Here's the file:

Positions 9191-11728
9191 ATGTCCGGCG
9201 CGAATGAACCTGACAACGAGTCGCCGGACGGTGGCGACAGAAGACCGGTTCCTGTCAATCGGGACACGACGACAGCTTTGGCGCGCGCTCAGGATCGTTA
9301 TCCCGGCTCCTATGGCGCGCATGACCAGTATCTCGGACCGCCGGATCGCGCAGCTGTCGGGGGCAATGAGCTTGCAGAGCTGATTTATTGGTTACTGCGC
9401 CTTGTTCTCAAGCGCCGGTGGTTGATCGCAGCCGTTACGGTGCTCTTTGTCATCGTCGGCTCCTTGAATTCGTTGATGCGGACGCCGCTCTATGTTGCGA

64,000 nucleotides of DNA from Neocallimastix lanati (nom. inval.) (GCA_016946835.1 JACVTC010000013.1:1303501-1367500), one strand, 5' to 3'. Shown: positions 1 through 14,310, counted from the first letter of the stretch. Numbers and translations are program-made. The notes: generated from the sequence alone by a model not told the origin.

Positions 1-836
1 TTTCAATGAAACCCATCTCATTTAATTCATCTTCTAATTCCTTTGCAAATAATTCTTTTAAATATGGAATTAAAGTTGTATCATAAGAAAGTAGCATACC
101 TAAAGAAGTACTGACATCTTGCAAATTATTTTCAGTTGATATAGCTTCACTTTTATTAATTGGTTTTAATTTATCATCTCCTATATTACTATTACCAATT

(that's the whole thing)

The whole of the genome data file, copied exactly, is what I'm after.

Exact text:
Positions 9191-11728
9191 ATGTCCGGCG
9201 CGAATGAACCTGACAACGAGTCGCCGGACGGTGGCGACAGAAGACCGGTTCCTGTCAATCGGGACACGACGACAGCTTTGGCGCGCGCTCAGGATCGTTA
9301 TCCCGGCTCCTATGGCGCGCATGACCAGTATCTCGGACCGCCGGATCGCGCAGCTGTCGGGGGCAATGAGCTTGCAGAGCTGATTTATTGGTTACTGCGC
9401 CTTGTTCTCAAGCGCCGGTGGTTGATCGCAGCCGTTACGGTGCTCTTTGTCATCGTCGGCTCCTTGAATTCGTTGATGCGGACGCCGCTCTATGTTGCGA

64,000 nucleotides of DNA from Neocallimastix lanati (nom. inval.) (GCA_016946835.1 JACVTC010000013.1:1303501-1367500), one strand, 5' to 3'. Shown: positions 1 through 14,310, counted from the first letter of the stretch. Numbers and translations are program-made. The notes: generated from the sequence alone by a model not told the origin.

Positions 1-836
1 TTTCAATGAAACCCATCTCATTTAATTCATCTTCTAATTCCTTTGCAAATAATTCTTTTAAATATGGAATTAAAGTTGTATCATAAGAAAGTAGCATACC
101 TAAAGAAGTACTGACATCTTGCAAATTATTTTCAGTTGATATAGCTTCACTTTTATTAATTGGTTTTAATTTATCATCTCCTATATTACTATTACCAATT